In the tool stage handwriting becomes a tool to communicate understanding about other things broader than letter knowledge. In this stage there may be a trade off between speed and legibility. In addition, there may be difficulties with legibility and poor spelling but understanding of the wholeness of letters should be in place. Poor spelling highlights an incomplete development of the foundations of literacy and needs to be addressed alongside handwriting interventions. Adaptive technology may become a necessary option for the student to be able to meet the expectations of the teacher. Technology may also need to compensate for lack of literacy learning (spelling) as well as decreased output of written communication.

Limitations and further research

These findings are not intended to be generalised as this study only consulted six teachers in one geographical region. Another limitation is that Table 2; Stages of Handwriting is in its early stages of development. Ongoing research to investigate whether other teachers also see the task of learning to handwriting as having three distinct stages with the same observable features would validate this study. The suggestions in Table 1 also need to be re-tested by a variety of therapists across a range of age groups to determine the applicability of the tool for school based practice. Most importantly research exploring whether or not this model makes a positive difference to the handwriting outcomes of children is also required.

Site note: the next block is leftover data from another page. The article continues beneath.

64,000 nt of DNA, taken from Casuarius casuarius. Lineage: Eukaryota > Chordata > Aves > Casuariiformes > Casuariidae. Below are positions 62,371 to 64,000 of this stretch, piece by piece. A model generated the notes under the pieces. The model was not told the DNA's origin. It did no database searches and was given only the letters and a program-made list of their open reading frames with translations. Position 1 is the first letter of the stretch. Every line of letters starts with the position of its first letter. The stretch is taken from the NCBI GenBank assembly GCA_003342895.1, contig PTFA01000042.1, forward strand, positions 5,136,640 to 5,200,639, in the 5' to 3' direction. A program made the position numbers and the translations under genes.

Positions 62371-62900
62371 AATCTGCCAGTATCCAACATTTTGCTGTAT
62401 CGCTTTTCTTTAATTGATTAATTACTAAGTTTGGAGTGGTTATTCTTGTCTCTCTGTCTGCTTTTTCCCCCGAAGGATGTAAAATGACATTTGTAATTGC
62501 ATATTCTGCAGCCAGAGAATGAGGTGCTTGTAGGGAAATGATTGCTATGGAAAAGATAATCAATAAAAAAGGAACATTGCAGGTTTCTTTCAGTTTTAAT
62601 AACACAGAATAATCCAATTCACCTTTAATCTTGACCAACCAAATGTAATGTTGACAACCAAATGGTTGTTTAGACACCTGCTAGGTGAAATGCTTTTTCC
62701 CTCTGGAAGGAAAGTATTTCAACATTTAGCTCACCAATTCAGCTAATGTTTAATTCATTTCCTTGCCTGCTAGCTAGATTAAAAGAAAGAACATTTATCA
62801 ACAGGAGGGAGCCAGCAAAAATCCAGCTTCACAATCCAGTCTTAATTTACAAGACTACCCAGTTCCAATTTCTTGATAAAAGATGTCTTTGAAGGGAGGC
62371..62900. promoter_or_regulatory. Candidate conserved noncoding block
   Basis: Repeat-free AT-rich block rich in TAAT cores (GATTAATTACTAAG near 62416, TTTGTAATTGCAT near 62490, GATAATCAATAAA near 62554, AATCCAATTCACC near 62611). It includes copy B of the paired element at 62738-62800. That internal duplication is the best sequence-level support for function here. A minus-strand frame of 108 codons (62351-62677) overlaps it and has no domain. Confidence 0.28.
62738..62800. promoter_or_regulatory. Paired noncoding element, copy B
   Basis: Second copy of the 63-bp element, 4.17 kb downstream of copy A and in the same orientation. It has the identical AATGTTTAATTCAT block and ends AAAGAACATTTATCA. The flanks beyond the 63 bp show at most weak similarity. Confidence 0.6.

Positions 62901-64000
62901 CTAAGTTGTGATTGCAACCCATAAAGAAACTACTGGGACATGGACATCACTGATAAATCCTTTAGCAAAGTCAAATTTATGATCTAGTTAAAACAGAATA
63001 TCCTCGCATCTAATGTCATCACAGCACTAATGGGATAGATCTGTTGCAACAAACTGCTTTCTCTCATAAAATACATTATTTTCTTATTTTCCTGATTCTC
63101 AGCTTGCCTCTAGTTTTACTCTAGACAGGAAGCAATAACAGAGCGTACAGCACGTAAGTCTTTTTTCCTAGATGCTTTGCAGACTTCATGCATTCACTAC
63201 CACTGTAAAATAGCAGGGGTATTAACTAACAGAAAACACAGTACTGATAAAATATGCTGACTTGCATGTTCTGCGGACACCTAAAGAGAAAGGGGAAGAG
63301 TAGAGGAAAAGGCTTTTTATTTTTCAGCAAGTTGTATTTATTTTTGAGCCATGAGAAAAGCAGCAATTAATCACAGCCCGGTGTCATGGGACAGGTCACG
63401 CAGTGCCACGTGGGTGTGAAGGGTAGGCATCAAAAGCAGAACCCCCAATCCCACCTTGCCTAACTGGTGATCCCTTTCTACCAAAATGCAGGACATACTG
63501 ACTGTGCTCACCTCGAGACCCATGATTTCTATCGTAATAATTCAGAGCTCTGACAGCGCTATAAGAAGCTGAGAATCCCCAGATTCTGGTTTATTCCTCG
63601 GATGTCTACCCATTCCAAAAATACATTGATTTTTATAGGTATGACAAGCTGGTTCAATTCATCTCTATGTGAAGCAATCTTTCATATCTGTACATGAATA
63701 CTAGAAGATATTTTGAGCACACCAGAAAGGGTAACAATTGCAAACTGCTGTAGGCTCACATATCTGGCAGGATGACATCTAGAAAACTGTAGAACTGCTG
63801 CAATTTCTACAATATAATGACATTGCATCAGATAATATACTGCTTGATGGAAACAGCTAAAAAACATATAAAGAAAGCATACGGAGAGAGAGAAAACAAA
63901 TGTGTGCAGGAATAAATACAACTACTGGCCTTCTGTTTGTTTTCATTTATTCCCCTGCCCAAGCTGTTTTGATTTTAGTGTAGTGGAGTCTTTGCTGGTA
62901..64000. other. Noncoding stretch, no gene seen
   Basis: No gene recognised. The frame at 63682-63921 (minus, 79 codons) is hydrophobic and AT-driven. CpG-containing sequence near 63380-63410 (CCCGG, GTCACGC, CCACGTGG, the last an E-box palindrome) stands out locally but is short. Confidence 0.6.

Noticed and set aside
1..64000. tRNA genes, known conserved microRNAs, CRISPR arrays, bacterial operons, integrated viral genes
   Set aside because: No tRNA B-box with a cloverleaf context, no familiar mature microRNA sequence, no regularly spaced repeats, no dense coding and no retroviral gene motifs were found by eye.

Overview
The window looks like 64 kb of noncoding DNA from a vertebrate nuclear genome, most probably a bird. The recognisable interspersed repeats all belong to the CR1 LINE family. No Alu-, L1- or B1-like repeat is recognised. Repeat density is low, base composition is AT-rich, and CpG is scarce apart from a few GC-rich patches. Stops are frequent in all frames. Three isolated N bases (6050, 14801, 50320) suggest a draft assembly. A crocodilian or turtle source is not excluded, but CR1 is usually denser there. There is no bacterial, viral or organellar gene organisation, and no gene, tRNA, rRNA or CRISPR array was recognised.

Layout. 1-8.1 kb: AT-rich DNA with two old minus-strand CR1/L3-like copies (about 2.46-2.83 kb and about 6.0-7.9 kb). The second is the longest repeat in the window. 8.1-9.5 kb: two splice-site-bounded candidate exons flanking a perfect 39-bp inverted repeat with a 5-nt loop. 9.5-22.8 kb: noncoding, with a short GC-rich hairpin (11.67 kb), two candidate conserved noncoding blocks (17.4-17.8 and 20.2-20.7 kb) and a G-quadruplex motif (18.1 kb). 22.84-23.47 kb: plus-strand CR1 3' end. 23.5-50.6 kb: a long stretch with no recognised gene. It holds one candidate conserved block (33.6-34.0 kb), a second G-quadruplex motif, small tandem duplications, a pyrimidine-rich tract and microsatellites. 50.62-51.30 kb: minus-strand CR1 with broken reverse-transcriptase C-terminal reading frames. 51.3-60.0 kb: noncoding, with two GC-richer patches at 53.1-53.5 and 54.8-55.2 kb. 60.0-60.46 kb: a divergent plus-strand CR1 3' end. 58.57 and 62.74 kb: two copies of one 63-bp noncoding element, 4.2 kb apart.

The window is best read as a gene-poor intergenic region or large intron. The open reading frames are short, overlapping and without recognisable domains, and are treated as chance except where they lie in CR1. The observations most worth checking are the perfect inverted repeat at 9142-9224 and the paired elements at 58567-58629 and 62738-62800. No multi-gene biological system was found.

Teachers view handwriting as more than a visual motor task, therefore occupational therapists also need to view handwriting as more than a visual motor task. The teachers in this study used handwriting to teach literacy; therefore handwriting had a role in encoding and decoding written language. It was during the learning process of how to encode and decode that teachers placed more value on the task of handwriting and gave it what occupational scientists would describe as occupational status. In contrast when automatic mastery of handwriting occurred it was demoted to tool status. These differing stages of handwriting, as identified by the teachers, directly affect how the task of learning to handwrite is experienced by the student.